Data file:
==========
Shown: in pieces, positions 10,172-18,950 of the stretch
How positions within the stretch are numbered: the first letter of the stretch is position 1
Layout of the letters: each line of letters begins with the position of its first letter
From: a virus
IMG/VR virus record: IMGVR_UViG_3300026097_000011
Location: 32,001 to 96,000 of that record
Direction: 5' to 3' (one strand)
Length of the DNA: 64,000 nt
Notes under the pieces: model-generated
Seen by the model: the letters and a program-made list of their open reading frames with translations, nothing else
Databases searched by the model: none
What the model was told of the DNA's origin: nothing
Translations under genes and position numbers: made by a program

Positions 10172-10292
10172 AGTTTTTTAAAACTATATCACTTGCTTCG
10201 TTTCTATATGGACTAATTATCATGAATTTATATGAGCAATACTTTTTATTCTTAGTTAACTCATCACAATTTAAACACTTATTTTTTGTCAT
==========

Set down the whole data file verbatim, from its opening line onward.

Shown: in pieces, positions 10,172-18,950 of the stretch
How positions within the stretch are numbered: the first letter of the stretch is position 1
Layout of the letters: each line of letters begins with the position of its first letter
From: a virus
IMG/VR virus record: IMGVR_UViG_3300026097_000011
Location: 32,001 to 96,000 of that record
Direction: 5' to 3' (one strand)
Length of the DNA: 64,000 nt
Notes under the pieces: model-generated
Seen by the model: the letters and a program-made list of their open reading frames with translations, nothing else
Databases searched by the model: none
What the model was told of the DNA's origin: nothing
Translations under genes and position numbers: made by a program

Positions 10172-10292
10172 AGTTTTTTAAAACTATATCACTTGCTTCG
10201 TTTCTATATGGACTAATTATCATGAATTTATATGAGCAATACTTTTTATTCTTAGTTAACTCATCACAATTTAAACACTTATTTTTTGTCAT